(The Washington Jewish Film Festival started May 18 and wrapped up on May 28. We have a smattering of reviews headed your via way local resident and lead HtN critic, Chris Reed. First up, The Freedom to Marry which will be released in the U.S. and Canada via Ro*Co Films June 6 on VOD and across digital platforms including iTunes, Amazon, and Google Play.)
From documentary producer/director Eddie Rosenstein (School Play) comes an inspiring tale of remarkable achievement by a group of people who would not take no for an answer. A profile of the good folks who led the movement to legalize gay marriage, The Freedom to Marry follows the principal players, their helpmates and constituencies as they build their case for equality for all, regardless of sexual orientation. Among a large cast of heroes, three stars stand out: Evan Wolfson, the founder of Freedom to Marry, the non-profit organization formed in 2003 to promote the cause embedded in its name; Marc Solomon, the campaign manager of that group; and Mary Bonauto (of GLAD), the brave woman who successfully argued the case in front of the United States Supreme Court in 2015, a follow-up to her previous winning performance before the Supreme Judicial Court of Massachusetts, in 2003, that led that state to earlier legalize same-sex unions. They form the quite the team, and our nation owes them the same debt we owe the civil-rights pioneers of prior eras.
Rosenstein starts the story in the days just before the Supreme Court’s ruling (issued on June 26, 2015). After a brief introduction to some of our understandably anxious protagonists, we then jump back 102 days, before heading further back in time to the 1980s, and then even before that to the 1970s. I love how Rosenstein handles these transitions through time, briskly cutting back and forth with sharp on-screen graphics as our guide. As we learn, the modern push for same-sex marriage began (slowly) in the wake of the Stonewall riots and the outrage that the perpetual crackdown on gays and lesbians engendered in those communities. Still, it was a long journey from intent to result. Wolfson came of age at this time, when homosexuals were largely regarded as perverts deserving of hatred and shame (or worse). Fortunately, he was a man of singular purpose, and when he came out, in college – disappointing a family that had hoped he would become the first Jewish President, though that family remained supportive – it was with a belief that there was nothing wrong with being who he was. And then, for his thesis at Harvard Law School, he wrote a paper in which he laid out the legal roadmap that he and others would take, more or less, on their subsequent journey towards marriage equality. As he quips at the end of the film, “It only took 32 years!”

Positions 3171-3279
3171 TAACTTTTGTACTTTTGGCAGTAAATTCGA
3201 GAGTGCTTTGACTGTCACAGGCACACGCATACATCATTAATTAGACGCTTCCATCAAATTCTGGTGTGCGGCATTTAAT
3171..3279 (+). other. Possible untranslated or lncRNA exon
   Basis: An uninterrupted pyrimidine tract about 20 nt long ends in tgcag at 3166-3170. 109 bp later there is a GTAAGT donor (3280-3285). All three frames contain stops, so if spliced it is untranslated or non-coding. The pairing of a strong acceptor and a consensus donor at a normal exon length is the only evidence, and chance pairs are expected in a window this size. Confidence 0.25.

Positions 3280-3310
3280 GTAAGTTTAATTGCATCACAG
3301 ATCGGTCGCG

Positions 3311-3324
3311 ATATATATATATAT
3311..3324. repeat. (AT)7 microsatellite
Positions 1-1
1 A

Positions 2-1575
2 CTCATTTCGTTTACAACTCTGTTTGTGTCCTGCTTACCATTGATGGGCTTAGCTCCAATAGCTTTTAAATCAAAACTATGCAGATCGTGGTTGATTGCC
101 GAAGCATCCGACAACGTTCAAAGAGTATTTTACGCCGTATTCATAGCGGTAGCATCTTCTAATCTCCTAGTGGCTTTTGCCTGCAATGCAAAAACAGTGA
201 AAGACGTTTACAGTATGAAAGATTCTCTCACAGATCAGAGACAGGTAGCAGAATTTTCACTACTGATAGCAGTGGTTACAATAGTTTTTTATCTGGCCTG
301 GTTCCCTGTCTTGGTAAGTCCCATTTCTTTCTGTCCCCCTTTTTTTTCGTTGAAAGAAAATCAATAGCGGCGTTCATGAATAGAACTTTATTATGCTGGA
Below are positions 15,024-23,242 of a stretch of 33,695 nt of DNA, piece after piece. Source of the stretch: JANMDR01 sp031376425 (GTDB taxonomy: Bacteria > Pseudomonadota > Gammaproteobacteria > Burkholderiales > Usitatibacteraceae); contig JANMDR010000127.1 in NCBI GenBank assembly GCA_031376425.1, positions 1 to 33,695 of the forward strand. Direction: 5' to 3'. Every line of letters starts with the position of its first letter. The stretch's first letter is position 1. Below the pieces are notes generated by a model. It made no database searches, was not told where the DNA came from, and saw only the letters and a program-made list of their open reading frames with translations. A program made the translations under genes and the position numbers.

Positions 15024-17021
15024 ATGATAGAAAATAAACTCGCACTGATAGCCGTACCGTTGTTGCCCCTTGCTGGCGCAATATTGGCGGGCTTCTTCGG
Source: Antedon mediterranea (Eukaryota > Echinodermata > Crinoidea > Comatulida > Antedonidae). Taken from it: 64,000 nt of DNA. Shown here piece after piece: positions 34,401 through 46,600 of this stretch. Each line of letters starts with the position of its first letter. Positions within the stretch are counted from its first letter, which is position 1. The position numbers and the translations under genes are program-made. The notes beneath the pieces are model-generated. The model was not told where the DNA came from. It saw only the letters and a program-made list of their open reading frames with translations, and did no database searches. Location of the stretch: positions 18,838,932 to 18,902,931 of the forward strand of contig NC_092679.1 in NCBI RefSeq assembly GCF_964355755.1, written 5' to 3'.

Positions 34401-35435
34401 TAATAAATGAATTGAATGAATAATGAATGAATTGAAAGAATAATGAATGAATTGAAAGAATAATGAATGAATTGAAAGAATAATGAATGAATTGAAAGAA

Wolfson would be the first to admit that this was a group effort, and Rosenstein spends equal time with Solomon and Bonauto, telling us their own stories of coming out and eventual acceptance, as well. Bonauto is the very definition of cool and grace under pressure. While cameras are not allowed inside the Supreme Court, we later get to hear the audio of her question-and-answer session with the Justices, and marvel at her poise. After all, though the groundwork had been laid beforehand, she was up there all by herself. But Solomon and his team deserve an enormous amount of credit for the thoughtful and amiable way they approached the challenge of convincing a country that in 1996 had supported the “Defense of Marriage Act” that now, less than 20 years later, it was time for the opposite decision. They did this through the simple act of conversation, believing that talking to people and showing the human side of gays and lesbians – and their families – would lead most Americans (those not consumed by religious bigotry) to convert to their side of things. Which they did. Change the court of public opinion, and the legal courts will follow.
It’s a powerful story, though one cannot help but feel sad at the end, post-decision, to see then-President Obama speak so eloquently about the event, realizing all that we have lost since then after the 2016 election. Let’s hope we soon return to an America of hope and progress. May films like Rosenstein’s and people like Bonauto, Solomon and Wolfson show us that way forward.
– Christopher Llewellyn Reed (@ChrisReedFilm)